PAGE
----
"I think about all the folks who lost their lives, including white folks who came to march with us," he told me once. "That's what I think about."

But every once in a while over the years something has slipped out, like that day a week or so ago when I caught him coming out of Baylor Hospital. I knew that he had undergone mouth surgery many times over the years, first by Dr. Walter F. Young, the oral surgeon brother of Andrew Young, who went on to become mayor of Atlanta and U.S. ambassador to the UN. But it never quite works. He's pushing 70 and hasn't had a comfortable set of teeth in his mouth since that trooper bashed them out in the 1960s when he was still in his teens.

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I know that he has to go into the hospital every once in a while for recurring kidney problems from beatings. And I knew that doctors a few years ago wanted to break and reset a bunch of his ribs which have never been right because of beatings. But I think he was too old for it.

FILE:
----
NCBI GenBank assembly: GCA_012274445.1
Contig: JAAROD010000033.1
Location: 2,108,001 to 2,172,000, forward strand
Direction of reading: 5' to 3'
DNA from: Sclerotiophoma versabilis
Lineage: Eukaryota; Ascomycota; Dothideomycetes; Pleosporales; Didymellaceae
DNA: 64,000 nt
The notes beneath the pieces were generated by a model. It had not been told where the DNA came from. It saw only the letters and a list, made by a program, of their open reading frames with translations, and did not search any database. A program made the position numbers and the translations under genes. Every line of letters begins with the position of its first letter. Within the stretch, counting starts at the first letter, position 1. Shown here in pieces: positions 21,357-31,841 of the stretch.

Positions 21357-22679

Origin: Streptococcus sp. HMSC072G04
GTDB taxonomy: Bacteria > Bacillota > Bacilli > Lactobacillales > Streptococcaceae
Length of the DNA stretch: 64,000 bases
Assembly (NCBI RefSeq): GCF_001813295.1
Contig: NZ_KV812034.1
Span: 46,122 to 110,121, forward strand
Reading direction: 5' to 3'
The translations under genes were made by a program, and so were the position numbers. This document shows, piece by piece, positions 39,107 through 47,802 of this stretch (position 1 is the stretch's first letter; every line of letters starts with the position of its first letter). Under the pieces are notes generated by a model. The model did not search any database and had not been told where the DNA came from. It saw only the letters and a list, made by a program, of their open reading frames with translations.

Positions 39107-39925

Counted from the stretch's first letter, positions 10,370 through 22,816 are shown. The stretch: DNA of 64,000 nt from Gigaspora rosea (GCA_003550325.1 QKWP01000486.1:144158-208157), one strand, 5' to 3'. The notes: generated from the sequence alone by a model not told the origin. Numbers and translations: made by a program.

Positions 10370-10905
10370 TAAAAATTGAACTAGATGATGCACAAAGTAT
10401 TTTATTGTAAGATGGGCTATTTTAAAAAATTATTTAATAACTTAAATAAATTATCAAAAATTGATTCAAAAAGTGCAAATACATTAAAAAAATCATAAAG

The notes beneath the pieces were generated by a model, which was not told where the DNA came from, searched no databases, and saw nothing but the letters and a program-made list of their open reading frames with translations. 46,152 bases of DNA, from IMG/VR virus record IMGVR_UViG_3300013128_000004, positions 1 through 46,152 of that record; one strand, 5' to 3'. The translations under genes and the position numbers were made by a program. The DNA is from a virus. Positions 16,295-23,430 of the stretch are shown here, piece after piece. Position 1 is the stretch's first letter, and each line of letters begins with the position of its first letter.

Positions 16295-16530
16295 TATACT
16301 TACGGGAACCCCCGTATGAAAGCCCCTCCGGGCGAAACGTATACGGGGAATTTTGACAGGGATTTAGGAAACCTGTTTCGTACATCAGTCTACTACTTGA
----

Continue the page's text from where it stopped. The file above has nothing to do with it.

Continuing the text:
I called him yesterday, on King Day, and asked him when and where the Louisiana State trooper had knocked his teeth out. He said, "Oh, shit, Schutze, I don't know. There was so much of that stuff going on."

He was in a car with other people when I caught him, driving from one MLK Day ceremony to another in Louisiana. I asked him about the kidney issues.

"Police used to wear something they called jive boots," he said. "They used those to stomp us. I had a kidney injury from a stomping that caused me to be out of school for a whole year. And periodically I still have had problems from that."

He told me about another jive boot stomping: "I didn't know who I was for two or three days. My face was all swollen up and blue. But I went back to the demonstrations as soon as I got able to go, like everybody else. Bandage yourself up and join the protests again."

He said it wasn't easy for a guy who was 18 or 19 years old to maintain the discipline of non-violence. He recalled another very bad day back then: